Top End Refresh: Part Three
Evolution Top-End Final Assembly
In the last two installments of this three-part series we took you through the processes of how to properly refresh the top end of an Evolution motor and make some power while doing so. In this month’s installment we’ll recap the steps taken and give you the formula needed to achieve such performance gains.
In the first installment, we spent some time with Branch-O’Keefe in order to gain a better understanding of the company’s head porting and polishing process. Branch-O’Keefe’s process reshapes the heads’ combustion chamber to be smaller which increases compression and power. The exhaust and intake ports are re-ported and highly polished to flow air more freely and unobtrusively. After the heads were completed in part one, we delved into cylinder boring and honing with Bennett’s Performance in part two.
Eric Bennett, owner of Bennett’s Performance, is a V-Twin engine aficionado of sorts. In last month’s installment we only honed the cylinders since we didn’t need to remove that much material to fit the +0.005-inch Harley flat-top pistons. If we were to go +0.010 or larger, we’d need to bore and then hone. Since honing removes enough material while also creating the necessary crosshatch pattern to trap oil in its miniscule peaks and valleys located in the cylinder walls, that was the only route we needed to take.
In this installment we’ll piece back together the refurbished cylinders and heads and install a new Andrews EV27 camshaft ($187.01). The EV27 was chosen because when coupled with Branch-O’Keefe’s heads, it provides consistent power from start to finish, starting strong off the line with plenty of low-end torque, a smooth mid-range power delivery, and steady horsepower through the top end in the higher rpm range. Also used will be a set of JIMS Pro-Lite Worksavers adjustable pushrods ($228.20). The Worksavers save time with installation because they’re collapsible and can be installed after heads are torqued down. The heat-treated aluminum rods with heat-treated steel ends are lightweight and the front/rear intake and exhaust are properly marked for ease of installation. Also used will be JIMS Big Axle Hydraulic Tappets ($88.55 each), which eliminate the shock absorber action and are as close to a solid tappet as possible with the ability to compensate for heat expansion. These tappets will run in cast iron or aluminum tappet blocks. Because the stock breather valve gear is made of plastic nylon, it distorts and warps in the breather cavity, so we had JIMS send out its steel breather gear ($90.35). It’s sturdier and evacuates oil and crankcase pressure better than stock. To keep everything nice and tight, a Cometic top-end gasket kit ($102.10) will be used. Cometic Gaskets are top-notch quality and the company has been in business for more than 17 years, making a name for itself amongst all of the powersport and automotive industries alike. Cometic uses only the finest quality materials to ensure that your fluids stay where they’re meant to.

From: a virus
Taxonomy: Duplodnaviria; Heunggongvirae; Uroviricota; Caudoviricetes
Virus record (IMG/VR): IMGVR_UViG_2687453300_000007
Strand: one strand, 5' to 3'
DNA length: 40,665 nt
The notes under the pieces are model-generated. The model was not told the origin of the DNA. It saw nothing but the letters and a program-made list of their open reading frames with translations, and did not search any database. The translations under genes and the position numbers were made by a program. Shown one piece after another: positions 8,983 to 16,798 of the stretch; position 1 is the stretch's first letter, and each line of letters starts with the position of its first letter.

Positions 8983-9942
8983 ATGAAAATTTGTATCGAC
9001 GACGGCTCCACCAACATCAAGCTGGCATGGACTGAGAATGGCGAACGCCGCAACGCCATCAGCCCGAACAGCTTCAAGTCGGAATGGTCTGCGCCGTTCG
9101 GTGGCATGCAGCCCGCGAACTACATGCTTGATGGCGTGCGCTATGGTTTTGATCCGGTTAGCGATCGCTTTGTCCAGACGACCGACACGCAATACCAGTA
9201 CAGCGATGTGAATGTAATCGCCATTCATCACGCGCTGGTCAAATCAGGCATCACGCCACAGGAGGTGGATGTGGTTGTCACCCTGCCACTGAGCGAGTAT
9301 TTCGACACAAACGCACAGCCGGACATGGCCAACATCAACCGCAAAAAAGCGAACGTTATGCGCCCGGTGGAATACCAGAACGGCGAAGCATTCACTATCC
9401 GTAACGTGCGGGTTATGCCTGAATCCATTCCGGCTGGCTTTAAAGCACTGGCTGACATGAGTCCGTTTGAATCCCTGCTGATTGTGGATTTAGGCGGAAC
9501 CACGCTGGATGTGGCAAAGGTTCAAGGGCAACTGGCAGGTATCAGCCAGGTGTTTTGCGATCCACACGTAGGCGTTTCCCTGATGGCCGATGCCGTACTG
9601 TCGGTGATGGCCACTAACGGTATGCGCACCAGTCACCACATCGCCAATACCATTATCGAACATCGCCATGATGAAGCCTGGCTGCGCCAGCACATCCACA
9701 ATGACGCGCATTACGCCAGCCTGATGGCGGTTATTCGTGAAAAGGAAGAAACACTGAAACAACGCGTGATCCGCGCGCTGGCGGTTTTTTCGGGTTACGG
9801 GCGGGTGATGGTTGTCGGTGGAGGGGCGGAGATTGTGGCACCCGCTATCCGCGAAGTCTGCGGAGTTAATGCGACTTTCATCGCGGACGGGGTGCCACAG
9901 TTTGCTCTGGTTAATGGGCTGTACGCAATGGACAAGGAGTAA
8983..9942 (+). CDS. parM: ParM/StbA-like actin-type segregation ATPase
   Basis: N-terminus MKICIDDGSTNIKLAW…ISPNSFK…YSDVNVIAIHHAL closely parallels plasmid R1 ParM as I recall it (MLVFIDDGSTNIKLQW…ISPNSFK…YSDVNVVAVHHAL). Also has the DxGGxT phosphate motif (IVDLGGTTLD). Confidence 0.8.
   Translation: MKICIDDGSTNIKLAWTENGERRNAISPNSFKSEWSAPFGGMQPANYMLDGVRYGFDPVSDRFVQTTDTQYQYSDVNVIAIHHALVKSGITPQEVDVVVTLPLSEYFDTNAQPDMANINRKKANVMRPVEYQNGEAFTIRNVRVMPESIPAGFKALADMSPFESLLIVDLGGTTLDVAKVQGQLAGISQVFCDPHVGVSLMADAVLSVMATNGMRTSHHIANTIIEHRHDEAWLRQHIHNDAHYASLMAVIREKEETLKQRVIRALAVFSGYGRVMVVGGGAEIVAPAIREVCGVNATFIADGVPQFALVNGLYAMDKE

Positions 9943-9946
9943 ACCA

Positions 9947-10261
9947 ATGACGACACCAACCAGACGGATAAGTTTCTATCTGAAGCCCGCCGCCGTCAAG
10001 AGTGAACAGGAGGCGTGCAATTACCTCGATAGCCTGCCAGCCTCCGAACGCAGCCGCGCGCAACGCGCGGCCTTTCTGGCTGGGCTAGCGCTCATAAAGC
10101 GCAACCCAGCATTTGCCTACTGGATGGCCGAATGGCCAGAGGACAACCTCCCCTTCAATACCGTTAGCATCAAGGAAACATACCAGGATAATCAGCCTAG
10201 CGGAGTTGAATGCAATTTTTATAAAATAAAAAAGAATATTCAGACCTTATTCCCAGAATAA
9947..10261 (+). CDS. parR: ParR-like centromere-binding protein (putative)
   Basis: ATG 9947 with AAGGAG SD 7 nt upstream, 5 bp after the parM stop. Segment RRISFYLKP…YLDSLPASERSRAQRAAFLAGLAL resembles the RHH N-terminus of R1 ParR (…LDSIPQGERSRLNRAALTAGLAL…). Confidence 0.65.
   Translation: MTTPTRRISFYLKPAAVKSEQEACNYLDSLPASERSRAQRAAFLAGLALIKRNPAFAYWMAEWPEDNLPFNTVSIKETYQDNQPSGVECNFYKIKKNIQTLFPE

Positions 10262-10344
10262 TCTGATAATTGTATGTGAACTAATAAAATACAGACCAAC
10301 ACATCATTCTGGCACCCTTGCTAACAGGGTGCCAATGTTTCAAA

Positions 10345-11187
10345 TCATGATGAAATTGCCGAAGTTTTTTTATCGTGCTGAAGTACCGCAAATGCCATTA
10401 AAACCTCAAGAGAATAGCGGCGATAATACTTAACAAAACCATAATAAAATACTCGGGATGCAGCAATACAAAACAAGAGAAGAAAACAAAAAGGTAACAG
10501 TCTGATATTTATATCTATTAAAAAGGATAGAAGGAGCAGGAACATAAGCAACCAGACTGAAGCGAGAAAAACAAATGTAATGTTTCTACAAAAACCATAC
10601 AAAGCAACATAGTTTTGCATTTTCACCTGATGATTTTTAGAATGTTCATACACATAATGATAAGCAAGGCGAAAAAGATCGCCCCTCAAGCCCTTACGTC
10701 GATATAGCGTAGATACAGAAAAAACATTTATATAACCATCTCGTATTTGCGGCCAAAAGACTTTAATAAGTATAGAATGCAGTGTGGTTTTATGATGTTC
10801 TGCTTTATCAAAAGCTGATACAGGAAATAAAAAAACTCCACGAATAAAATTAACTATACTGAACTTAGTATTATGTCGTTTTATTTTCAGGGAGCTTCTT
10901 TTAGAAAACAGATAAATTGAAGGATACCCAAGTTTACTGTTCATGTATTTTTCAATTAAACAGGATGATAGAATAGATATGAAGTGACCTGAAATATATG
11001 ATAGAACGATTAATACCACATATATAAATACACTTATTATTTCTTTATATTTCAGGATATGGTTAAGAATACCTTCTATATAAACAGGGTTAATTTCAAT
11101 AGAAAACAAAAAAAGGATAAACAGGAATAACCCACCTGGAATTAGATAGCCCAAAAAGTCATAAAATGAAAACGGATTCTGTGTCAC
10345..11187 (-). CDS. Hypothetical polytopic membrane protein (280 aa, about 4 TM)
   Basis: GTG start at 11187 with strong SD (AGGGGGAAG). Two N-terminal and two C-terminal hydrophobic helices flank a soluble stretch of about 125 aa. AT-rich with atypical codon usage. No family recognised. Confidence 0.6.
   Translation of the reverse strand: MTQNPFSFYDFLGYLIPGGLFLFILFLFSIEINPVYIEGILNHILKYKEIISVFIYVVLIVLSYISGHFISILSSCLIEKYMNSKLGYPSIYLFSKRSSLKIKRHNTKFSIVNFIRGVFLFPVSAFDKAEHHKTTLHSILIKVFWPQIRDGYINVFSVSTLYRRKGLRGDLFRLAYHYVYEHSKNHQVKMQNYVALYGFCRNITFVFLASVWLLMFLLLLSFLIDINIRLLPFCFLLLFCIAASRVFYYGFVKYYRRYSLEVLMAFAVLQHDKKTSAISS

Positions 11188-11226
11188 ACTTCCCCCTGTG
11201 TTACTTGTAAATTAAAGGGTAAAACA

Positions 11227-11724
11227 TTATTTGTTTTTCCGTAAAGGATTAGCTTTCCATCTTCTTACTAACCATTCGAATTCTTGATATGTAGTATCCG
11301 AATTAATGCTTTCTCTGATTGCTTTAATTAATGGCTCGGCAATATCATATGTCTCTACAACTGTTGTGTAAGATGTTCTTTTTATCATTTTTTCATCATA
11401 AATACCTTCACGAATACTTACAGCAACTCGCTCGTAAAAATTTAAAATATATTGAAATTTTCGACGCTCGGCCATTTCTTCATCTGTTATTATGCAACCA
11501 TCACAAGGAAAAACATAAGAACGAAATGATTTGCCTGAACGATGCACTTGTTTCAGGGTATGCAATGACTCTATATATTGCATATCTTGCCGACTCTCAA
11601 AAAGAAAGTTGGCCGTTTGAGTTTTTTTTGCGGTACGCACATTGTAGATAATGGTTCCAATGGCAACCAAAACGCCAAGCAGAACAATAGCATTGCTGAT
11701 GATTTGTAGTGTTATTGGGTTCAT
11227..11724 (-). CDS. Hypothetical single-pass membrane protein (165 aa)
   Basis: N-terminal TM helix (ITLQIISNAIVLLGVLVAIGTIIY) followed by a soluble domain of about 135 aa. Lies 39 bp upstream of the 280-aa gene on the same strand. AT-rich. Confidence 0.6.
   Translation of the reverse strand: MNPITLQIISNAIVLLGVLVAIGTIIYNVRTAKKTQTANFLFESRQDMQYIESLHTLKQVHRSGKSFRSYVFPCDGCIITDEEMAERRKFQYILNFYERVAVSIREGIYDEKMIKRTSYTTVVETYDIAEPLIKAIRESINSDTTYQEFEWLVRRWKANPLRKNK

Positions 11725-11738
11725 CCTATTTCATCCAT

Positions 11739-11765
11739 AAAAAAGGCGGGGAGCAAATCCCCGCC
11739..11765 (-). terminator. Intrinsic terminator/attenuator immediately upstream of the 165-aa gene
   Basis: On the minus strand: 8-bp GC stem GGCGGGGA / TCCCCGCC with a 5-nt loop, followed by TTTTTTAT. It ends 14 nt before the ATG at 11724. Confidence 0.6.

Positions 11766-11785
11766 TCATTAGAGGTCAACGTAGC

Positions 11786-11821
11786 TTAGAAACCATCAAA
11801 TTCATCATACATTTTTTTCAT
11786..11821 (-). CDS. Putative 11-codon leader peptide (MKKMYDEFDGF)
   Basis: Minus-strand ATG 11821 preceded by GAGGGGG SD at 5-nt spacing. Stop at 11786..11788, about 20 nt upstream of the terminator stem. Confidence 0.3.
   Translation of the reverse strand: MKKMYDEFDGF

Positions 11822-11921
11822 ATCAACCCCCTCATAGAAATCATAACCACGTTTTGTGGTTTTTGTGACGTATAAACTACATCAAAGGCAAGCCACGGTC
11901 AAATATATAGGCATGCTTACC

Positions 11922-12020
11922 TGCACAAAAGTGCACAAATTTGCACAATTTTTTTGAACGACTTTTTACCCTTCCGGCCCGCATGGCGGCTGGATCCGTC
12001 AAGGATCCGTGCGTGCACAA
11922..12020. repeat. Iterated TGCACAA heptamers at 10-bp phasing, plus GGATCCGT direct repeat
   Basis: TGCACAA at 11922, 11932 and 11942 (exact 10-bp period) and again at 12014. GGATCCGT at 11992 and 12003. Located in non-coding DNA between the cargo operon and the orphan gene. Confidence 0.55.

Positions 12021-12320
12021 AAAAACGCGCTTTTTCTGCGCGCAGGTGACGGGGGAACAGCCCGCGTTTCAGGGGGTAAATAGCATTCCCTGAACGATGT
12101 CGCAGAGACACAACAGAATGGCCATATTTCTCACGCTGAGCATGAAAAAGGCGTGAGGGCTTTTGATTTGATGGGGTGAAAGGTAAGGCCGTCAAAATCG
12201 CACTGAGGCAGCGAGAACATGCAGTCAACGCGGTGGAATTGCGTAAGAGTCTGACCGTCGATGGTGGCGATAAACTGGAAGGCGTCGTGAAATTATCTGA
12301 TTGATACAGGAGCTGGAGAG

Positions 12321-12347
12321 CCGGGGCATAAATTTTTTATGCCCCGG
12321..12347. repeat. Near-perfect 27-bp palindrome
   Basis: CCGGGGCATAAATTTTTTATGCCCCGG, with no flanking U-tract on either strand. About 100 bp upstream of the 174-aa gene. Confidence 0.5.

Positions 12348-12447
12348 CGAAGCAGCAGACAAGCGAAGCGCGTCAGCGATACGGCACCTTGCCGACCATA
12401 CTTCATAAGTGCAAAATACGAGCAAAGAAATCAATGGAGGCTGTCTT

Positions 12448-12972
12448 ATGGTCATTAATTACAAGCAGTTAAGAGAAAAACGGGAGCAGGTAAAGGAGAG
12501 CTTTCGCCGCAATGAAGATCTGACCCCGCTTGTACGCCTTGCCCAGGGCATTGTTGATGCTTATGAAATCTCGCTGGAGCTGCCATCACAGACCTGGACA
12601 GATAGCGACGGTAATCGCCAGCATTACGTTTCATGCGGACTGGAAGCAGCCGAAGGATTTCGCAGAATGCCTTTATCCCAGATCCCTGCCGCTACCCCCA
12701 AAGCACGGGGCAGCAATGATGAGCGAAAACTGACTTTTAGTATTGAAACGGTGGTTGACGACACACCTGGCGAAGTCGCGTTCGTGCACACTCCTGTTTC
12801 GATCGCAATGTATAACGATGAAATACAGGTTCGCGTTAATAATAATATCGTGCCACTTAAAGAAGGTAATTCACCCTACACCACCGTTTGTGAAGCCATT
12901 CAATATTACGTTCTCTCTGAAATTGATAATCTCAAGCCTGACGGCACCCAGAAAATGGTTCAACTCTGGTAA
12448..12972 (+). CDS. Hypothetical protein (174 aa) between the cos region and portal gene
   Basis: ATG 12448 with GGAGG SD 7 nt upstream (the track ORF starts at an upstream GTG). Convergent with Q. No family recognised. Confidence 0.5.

If you’re just joining us, check hotbikeweb.com for the first two installments of this three-part series. Once all the components were installed, we put some break-in miles on the Road King and put it to the test on the dyno. The bike’s owner was pleased with the results and it just goes to show that an old bike doesn’t have to stay that way. HB
(847) 759-0190 | andrewsproducts.com
(562) 498-1819 | bennettsperformanceinc.com
(562) 597-2850 | branchokeefe.com
(800) 752-9850 | cometic.com
(805) 482-6913 | jimsusa.com